At Trent, many faculty and staff members ensure that they communicate with students on a personal level. As relationships develop, some students may reveal personal challenges . Faculty and staff are often the first to notice students experiencing personal problems.
Signs to Look For:
Changes in performance or behaviour
- Decrease in achievement (quality/quantity of work or participation)
- Excessive absence or tardiness
- Social withdrawal, depressed mood, restlessness, agitation
- Loss of interest and decrease in motivation
Unusual behaviour or appearance
- Abrupt change in behaviour or personal hygiene
- Ritualistic or repetitive behaviour
- Disorganized thinking, speech and expression
- Significant weight gain or loss
- Disruptive behaviour in class or living situation
- Indications of substance misuse
Indicators of self-harm
- Communicating thoughts of suicide or self-harm directly or indirectly
- Expressing thoughts of hopelessness/helplessness
- Termination acts (eg. Giving away possessions, saying goodbyes)
- Repeated reference to death or suicide
How to help:
Listen: Resist the urge to advise and solve problem right away . Take the time to listen . Demonstrate empathy by reflecting the content of the message. Example : Tm hearing you're feeling sad right now and that it's really hard ."
Look for solutions: Identify how the student has attempted to resolve their problems . Focus on solutions , using strengths and successes. Encourage the student to use healthy coping strategies they have used in the past. Example : "What helps you when you're sad?"
Set limits and boundaries: Let the student know your personal limits . Don't allow yourself to feel overly responsible for the student's wellbeing . Offer information about resources . Example : "I have to leave for another appointment in 30 minutes, but I'd like to help . Let's look at resources for help you can access today."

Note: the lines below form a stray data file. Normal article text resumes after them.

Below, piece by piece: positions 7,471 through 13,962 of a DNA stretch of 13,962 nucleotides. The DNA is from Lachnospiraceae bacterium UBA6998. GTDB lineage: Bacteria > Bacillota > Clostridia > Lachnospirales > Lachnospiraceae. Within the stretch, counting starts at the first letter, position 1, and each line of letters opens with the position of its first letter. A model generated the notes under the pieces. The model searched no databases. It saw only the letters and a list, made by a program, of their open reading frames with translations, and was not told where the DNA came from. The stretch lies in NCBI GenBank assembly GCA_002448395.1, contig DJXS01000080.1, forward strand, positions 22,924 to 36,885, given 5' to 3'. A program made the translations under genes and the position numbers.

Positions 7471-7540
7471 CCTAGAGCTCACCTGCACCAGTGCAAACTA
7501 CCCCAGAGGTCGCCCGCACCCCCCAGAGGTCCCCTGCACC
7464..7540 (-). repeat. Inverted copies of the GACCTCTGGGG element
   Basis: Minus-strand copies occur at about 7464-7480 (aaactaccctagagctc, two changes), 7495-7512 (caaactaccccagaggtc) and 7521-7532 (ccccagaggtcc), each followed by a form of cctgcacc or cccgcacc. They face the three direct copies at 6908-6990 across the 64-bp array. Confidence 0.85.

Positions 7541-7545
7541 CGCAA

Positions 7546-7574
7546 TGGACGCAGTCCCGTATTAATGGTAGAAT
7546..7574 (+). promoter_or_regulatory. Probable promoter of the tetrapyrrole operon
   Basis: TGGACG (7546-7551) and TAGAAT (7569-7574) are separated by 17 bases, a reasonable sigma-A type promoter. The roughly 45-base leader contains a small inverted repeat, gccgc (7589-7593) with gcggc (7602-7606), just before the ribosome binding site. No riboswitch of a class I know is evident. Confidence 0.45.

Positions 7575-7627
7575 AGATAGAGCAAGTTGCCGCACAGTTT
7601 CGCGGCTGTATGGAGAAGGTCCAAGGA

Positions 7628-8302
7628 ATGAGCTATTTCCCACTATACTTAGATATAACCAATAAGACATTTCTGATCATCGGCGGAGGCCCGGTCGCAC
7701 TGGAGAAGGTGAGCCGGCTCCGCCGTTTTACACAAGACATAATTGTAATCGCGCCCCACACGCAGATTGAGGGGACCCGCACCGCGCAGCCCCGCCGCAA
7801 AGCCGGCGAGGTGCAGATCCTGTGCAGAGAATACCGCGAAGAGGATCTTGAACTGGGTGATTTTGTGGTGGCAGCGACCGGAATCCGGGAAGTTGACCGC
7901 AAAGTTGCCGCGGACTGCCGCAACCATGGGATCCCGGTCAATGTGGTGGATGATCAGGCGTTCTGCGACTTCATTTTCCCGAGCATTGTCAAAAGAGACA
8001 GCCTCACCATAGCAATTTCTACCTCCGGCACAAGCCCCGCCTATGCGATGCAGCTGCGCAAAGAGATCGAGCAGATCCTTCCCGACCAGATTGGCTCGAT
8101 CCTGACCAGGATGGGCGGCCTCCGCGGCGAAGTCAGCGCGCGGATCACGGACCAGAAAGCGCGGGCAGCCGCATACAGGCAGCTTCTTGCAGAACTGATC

When to refer:
- You are not comfortable discussing the issue
- The student requires information you are unable to provide
- Helping the student further may compromise your relationship
- There are personality differences or personal feelings which may interfere with your ability to work with the student
- The student is exhibiting any of the following:
- Suicidal Ideation
- Feelings of panic
- Experience of a traumatic event
- Mental status concerns (eg. Psychosis)
How to refer:
To refer a student to any of the Student Wellness Centre Services, simply provide them with information on how to access the service available on our webpage. If you have a specific concern about the student, you may want to phone and speak to the staff at the Student Wellness Centre
When a student refuses a referral:
Unless it is a clear emergency, respect the student's right to accept or refuse counselling. The student may require time to think about the issue. Try to keep an open line of communication with the student while maintaining boundaries .
If a student discloses an incidence of sexual violence, the best thing you can do is believe the student and connect them with resources right away.
During office hours , the first point of contact for students who have experienced sexual violence is the Manager of Sexual Violence Response and Prevention at firstname.lastname@example.org.
After hours, support is available through the Peterborough Regional Health Centre 's Emergency Department or the Kawartha Sexual Assault Centre's support line 705-741-0260.
For more information visit the Sexual Violence Prevention & Response page.
The Student Wellness Centre has an important legal and ethical responsibility to ensure client confidentiality . Once a referral is made, communication between the student and the Student Wellness Centre is normally kept confidential. Information can therefore not be shared without the student's written consent.
For a crisis on campus during office hours:
For a crisis on campus after hours:
4 Counties Crisis Line
Durham Mental Health Services